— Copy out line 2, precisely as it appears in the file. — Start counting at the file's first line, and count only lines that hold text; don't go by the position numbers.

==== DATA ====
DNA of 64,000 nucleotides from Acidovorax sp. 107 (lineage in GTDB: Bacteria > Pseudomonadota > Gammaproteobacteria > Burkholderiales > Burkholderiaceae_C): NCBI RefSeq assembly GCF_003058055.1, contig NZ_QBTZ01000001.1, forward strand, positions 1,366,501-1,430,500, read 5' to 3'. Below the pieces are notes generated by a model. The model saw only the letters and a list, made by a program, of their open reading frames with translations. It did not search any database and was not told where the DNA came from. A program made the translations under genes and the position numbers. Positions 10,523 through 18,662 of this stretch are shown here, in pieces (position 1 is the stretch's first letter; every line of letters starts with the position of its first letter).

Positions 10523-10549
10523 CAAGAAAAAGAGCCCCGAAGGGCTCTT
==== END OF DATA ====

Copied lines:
Positions 10523-10549